Smart Wound Dressings for Advanced Wound Care

Most scrapes and cuts are simple
wounds, or injuries, that doesn’t need a visit to the doctor. Traditionally
wound care covered products that can easily get from clinicians or easily find
at a local pharmacy. The type of wound care products used includes gauze,
bandages, plasters, wadding, and lint. Generally, these products do well at
curing minor injuries like cuts. However, when combined with antibacterial
ointment, or utilized with secondary dressings for more advanced wounds, these
products could boost healing and aid in averting infection.

Advanced wound care products are
intended to cure more complex wounds and to be protected under insurance
normally necessitate a doctor’s order. This incorporates alginates,
hydrocolloids, hydrogels,
and foam and film dressings. Advanced
wound care
treatments focus on the principle of moisture therapy that
renders moisture to the wound site to advance natural cell repair whereas
making the wound room to breathe. Products used in moist wound
care
usually cover the wound nicely as different wound sizes and shapes are
more resistant to foreign particles and environmental inhibitors.

Hard-to-heal wounds are a common
side-effect of age-related vascular diseases, pressure
ulcers
, obesity, and diabetes, the rates of which are expanding around the
world. The expanding monetary burden of hard-to-heal wounds on worldwide health
services has incited technological research into enhancing wound diagnostics as
well as therapeutics through smart dressings, inside which components, for
example, wireless
communication radios
, microprocessors,
and microelectronic sensors are embedded. 

Noteworthy advances have been
made, for instance, flexible substrates have supplanted rigid circuit boards, sensors
are imprinted on wireless communication are demonstrated, and commercial wound
dressing
materials. Challenges remain, nonetheless, in the areas of
seamless device integration, disability, multiparametric sensing, low-profile
components, and power supply in commercial wound dressings. 

With the rise of flexible
electronics
that has novel properties to empower a natural communication
among hardware and the human body, a wearable
healthcare device
that incorporates numerous actuators and sensors into flexible
substrates to accomplish conformal contact with the skin has given
groundbreaking plans to on‐demand treatment, disease diagnosis, and health
monitoring
because such a device can gather important physiological
information from the human body and analyze the status in time for dynamic
mediation. 

So far, researchers have created
numerous types of wearable devices to monitor
heart rate
, body temperature, blood
pressure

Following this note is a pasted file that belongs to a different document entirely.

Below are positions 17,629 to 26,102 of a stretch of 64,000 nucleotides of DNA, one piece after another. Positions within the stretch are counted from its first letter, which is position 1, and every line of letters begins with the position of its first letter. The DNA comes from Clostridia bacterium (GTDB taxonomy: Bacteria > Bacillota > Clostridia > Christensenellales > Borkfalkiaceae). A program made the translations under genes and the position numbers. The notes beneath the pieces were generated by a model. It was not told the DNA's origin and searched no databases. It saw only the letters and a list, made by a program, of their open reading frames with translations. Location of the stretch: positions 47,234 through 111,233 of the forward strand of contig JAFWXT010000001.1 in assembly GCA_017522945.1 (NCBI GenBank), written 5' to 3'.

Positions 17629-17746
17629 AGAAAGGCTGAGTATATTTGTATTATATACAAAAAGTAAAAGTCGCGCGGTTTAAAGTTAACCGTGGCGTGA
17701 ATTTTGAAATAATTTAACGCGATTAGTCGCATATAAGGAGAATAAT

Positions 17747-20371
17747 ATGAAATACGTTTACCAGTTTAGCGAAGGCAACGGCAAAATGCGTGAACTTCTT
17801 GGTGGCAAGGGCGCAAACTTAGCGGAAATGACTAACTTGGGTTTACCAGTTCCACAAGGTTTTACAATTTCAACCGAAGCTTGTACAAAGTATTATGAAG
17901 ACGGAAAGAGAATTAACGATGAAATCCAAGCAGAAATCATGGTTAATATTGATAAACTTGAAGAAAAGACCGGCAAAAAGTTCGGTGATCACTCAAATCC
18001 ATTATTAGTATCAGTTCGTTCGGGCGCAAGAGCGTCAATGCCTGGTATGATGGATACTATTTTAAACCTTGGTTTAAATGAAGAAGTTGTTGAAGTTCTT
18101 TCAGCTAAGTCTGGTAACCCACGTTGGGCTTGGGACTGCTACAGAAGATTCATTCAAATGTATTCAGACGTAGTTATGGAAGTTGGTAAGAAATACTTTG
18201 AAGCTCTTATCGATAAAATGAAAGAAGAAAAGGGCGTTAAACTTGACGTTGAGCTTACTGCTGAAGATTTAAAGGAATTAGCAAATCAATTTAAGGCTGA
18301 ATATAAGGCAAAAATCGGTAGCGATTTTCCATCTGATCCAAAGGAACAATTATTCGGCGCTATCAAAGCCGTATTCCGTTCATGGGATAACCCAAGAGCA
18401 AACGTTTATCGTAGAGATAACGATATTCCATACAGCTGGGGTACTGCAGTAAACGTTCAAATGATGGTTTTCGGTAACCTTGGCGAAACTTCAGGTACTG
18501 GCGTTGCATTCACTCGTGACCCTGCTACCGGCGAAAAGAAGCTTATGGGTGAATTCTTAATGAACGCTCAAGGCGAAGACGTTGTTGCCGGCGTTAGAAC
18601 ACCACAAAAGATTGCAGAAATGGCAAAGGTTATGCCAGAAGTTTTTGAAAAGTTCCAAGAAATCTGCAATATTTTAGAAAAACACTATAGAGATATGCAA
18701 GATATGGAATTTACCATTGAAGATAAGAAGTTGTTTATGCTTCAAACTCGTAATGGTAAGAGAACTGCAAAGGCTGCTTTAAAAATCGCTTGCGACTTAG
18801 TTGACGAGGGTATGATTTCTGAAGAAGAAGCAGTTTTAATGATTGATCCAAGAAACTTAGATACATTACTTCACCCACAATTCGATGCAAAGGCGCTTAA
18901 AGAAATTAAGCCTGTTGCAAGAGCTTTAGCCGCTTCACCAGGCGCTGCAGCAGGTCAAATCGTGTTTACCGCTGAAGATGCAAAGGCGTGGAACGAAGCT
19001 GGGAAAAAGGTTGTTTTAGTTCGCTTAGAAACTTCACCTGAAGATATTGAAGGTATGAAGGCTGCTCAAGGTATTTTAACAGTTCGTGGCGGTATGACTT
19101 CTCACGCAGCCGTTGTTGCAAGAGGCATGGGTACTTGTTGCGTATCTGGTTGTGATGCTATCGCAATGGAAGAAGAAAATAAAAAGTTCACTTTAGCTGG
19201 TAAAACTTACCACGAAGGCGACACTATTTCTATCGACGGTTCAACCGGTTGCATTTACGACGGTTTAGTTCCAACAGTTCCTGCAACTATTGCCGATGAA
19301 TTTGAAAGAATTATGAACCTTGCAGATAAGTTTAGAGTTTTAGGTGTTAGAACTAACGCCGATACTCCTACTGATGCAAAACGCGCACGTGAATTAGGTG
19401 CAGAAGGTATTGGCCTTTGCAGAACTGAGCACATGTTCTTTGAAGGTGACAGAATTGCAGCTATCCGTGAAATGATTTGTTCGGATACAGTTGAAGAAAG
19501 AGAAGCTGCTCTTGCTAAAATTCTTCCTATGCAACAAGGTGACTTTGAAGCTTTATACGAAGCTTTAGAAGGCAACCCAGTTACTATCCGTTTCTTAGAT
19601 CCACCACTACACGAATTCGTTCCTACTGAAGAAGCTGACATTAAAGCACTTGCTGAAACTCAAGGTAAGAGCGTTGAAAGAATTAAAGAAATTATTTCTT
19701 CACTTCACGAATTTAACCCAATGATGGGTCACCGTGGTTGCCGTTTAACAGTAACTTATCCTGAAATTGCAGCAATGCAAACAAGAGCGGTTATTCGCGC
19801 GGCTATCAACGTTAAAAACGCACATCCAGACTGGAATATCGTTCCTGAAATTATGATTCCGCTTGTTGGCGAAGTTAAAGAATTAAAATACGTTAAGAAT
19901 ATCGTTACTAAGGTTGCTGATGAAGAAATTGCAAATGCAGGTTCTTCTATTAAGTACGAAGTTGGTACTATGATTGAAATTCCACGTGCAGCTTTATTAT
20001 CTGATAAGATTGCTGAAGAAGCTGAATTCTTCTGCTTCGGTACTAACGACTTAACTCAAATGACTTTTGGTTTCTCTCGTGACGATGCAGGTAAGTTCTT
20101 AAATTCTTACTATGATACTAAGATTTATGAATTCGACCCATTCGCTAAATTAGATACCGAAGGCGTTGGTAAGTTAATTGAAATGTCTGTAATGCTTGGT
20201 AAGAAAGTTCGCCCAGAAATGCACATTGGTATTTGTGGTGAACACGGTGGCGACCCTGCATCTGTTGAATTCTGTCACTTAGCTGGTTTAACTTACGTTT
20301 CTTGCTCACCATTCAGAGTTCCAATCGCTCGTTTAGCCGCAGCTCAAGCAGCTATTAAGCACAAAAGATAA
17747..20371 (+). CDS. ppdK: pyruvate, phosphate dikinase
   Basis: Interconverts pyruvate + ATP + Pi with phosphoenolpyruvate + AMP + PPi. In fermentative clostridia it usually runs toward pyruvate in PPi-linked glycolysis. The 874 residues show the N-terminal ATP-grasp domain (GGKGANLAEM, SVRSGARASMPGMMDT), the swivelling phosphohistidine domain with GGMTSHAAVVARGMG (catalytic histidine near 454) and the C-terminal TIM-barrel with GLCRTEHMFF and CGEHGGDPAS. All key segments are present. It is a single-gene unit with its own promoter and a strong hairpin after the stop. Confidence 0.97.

, sweat markers, and blood oxygen level to assess human wellbeing.
In this way, with the accomplishment of a wearable healthcare device, new-gen
of smart wound care, which comprises of sensors equipped for recognizing
physicochemical signs applicable to the wound‐healing cycle, is developing to
address these issues of current wound care. Smart wound care can give a point‐of‐care
diagnosis and real‐time monitoring, and that physicochemical information could
be gathered through wireless transmission to accomplish a closed‐loop framework
to acknowledge on‐demand treatment to enhance healing result.

For early recognition of the wound
status, numerous physicochemical markers, including inflammatory,
humidity, pH, temperature factors, and enzymes and toxins discharged by
bacteria, have been utilized as the indicators. Of these, temperature, which is
firmly identified with the infection and inflammation states at the wound site,
is viewed as one of the most significant and anticipating indicators. Abnormal
wound‐temperature alteration might be chosen as an early indicator of infection
before some other evident symptom. 

So far, different instruments for
internal temperature measurement, comprising electronic temperature
sensors
, colorimetric sensors, and infrared
thermometers
, are developed. Of them, the electronic temperature sensor
reflects numerous benefits, including easy operation, excellent accuracy, and
high sensitivity in the clinic. As of late, more attention is drawn towards a
flexible electronic temperature sensor, which has acquired incredible
accomplishments by the spearheaded and exceptional investigations. Such
extraordinary advancement has made it conceivable to plan a smart wound
dressing with real‐time wound‐temperature checking through an integrated
flexible temperature sensor.

Moreover, the integrated
temperature sensor persistently gathered wound temperatures that are sent to a
smartphone in real-time through Bluetooth, and UV‐LEDs
were utilized to remotely control the discharge of antibiotics in situ. 

Considering the intricacy and variety of the wound‐repair cycle, more pathological processes should be researched, and advanced systems incorporated with several sensing components and helpful medications should be moreover produced for the treatment of different diseases.

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